I have been described as organized and a planner. I was a good student in school and did plenty of research for papers and studying for tests. I like to be as prepared as possible for whatever situations I will be facing. This was no different when we decided to have a child. I only have one brother who is two and a half years younger. My family moved away from our relatives when I was three years old. I didn’t have younger cousins close by that I spent time with as babies to understand how child rearing worked. I babysat some as a young teen but that was only for a few hours at a time and never for children under one year of age. As an adult I knew very little about taking care of a baby. So how was I going to get ready for becoming a parent? The same way I prepare for anything else.
|LB’s birthday. More confident the second time around.|
I checked out multiple books from the library on pregnancy, labor, delivery and caring for a newborn. I signed up on pregnancy websites that would let me know what to expect each week and month of pregnancy and gave advice about babies and child rearing. I signed up for a class at the hospital. Sounds like normal stuff of every expectant parent. A year or so before thinking I was ready to become pregnant I signed up to volunteer in the nursery at church. I thought perhaps a little hands-on experience might help me feel more comfortable with handling babies, changing diapers and listening to crying. Now that was only about an hour per week, but it was much better than no hours per week leading up until childbirth, and I got to test out the 5 S’s I’d read about in Dr. Harvey Karp’s The Happiest Baby on the Block book.
The hospital class covered mainly labor and delivery. We received a tour of the hospital and talked about how to recognize the different stages of labor and the many options of coping with pain. I almost felt like I was in the class too soon because I had more time to go than anyone else. I know now I would not have finished the class if I had waited to take the next one. It was kind of fun talking about our ideal scenario for labor and delivery. I thought perhaps I might like to labor as far as I could without an epidural. I wondered if my labor would be short like my mom’s was with my brother. I hoped that it would not be like my birth (I started to arrive feet first so my mom was knocked out for an emergency c-section). The only truly useful thing I ended up getting out of that class was to “be flexible”.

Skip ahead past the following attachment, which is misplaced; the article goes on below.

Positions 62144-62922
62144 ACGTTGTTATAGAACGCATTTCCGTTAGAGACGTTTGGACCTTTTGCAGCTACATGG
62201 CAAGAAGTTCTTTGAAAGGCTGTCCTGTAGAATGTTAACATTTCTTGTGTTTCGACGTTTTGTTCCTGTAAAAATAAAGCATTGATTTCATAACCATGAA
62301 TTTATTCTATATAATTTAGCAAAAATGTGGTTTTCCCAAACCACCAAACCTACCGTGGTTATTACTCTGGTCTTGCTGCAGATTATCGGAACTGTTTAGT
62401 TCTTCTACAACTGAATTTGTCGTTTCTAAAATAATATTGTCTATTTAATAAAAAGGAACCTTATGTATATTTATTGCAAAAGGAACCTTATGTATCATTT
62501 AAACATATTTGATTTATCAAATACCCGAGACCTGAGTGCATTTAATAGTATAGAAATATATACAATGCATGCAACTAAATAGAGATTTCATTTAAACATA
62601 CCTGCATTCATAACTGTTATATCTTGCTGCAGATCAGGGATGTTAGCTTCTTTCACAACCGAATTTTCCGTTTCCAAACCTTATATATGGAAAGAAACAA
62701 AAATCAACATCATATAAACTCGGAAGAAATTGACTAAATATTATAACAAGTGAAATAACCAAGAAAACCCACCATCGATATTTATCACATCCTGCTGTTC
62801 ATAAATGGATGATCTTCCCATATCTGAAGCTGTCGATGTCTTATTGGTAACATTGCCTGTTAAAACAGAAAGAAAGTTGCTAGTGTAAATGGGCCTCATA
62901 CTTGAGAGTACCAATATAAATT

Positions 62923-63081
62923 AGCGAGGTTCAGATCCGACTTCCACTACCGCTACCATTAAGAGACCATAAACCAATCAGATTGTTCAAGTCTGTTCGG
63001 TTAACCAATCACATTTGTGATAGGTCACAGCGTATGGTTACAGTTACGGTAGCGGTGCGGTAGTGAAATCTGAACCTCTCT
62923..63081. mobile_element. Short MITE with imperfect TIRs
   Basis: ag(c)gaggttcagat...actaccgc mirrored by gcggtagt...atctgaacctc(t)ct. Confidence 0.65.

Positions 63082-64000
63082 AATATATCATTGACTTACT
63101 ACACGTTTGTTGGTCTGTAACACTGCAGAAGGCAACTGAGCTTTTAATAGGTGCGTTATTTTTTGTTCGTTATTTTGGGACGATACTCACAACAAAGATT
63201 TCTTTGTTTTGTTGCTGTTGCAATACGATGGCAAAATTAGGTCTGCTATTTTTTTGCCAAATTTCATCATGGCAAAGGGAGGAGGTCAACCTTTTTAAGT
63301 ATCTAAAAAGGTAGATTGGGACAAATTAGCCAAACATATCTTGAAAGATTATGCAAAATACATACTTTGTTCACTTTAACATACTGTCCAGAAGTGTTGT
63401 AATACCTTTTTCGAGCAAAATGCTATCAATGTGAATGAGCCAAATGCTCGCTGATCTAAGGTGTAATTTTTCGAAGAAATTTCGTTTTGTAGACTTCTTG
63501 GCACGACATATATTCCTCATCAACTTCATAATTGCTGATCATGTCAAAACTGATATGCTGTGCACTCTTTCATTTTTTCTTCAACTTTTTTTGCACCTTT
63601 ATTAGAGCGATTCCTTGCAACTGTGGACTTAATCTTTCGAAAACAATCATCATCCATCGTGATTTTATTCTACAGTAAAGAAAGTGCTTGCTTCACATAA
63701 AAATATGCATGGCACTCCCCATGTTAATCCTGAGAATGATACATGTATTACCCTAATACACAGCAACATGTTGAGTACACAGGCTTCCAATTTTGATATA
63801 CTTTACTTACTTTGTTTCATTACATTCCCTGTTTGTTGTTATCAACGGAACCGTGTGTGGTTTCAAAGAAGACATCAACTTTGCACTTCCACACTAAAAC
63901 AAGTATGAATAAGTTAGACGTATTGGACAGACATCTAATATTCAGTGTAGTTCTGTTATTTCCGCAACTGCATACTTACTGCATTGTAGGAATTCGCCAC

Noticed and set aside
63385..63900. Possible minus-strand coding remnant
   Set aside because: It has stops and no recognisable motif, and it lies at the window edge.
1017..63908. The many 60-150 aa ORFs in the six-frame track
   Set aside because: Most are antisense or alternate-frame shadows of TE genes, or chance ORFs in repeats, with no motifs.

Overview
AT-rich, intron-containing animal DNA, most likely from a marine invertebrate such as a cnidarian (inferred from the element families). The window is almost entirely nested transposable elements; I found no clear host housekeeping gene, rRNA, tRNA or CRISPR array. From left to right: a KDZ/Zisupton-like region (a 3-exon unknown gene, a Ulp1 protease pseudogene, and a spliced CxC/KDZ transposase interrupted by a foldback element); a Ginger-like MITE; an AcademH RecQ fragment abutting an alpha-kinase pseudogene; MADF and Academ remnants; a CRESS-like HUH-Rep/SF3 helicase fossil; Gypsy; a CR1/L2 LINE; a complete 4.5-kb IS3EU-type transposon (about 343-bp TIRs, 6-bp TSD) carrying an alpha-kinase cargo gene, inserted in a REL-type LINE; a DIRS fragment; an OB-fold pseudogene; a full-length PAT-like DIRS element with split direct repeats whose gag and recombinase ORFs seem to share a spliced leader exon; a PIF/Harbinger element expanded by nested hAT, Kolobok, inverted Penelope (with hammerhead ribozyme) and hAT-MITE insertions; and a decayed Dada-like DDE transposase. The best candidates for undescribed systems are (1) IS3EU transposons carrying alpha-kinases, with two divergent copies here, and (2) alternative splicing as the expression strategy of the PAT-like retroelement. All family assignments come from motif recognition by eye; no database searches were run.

Because I was undecided about an epidural I took an additional hospital seminar, Everything You Want To Know About Epidurals. I figured getting some information about this specific subject would be useful. It was led by one of the hospital’s anesthesiologists. He covered the differences between an epidural and a spinal block and the risks and percentages. Afterward I felt that I would be fine should I decide that I wanted an epidural sometime during my labor.
Fast forward to my thirty-sixth week of pregnancy. My husband and I go into my 36 week appointment together. I had gone by myself the week before and learned that my baby was breach and I had already begun dilating. After stressing and crying about the real possibility of a c-section during the weekend, I came back with my support team. The doctor checks me and then requests the ultrasound technician to take a look at the baby. It is discovered that the baby is still head up and is essentially sitting on the umbilical cord. This means that if I were to go into labor, the cord could come out first and cut off the oxygen supply to the baby which is obviously very dangerous. The doctor turns to us and says, “You are having a baby today!” Definitely not what we were expecting. PB had to drop me off at the hospital and then go home, pack our hospital bags, and come back. And let work know he would not be in that day. Or the next several.
And that is why “be flexible” is the best advice I received from all of my info gathering. Pretty much everything else I read about labor and delivery was not needed. Of course, I should have read more about what to expect with c-sections. No matter what you study, there’s always a curve ball on the test.
Looking back on your childbirth experiences, what was the best advice you received? Did you feel prepared?